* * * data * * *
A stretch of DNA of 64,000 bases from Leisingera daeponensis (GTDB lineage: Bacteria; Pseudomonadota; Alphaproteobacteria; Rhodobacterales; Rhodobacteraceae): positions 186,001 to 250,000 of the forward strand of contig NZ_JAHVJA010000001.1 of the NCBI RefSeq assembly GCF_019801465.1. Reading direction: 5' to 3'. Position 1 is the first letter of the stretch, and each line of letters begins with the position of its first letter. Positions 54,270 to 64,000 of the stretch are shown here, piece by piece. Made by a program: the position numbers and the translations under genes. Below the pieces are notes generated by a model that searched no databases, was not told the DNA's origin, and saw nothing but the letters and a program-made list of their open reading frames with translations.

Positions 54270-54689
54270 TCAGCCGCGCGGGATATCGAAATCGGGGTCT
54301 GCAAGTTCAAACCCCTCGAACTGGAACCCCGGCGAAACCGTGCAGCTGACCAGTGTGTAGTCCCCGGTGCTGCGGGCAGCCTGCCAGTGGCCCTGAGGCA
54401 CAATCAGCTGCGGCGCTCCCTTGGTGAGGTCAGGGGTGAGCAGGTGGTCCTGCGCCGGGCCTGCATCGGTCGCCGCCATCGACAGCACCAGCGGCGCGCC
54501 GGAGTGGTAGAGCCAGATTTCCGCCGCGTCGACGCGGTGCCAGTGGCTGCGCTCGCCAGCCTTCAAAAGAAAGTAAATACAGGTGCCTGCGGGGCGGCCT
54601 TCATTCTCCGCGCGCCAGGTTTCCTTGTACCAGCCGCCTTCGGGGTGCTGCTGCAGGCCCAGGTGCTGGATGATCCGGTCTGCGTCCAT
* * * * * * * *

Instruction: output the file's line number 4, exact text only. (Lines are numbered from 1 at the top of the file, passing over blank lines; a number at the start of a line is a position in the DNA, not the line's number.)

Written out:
54301 GCAAGTTCAAACCCCTCGAACTGGAACCCCGGCGAAACCGTGCAGCTGACCAGTGTGTAGTCCCCGGTGCTGCGGGCAGCCTGCCAGTGGCCCTGAGGCA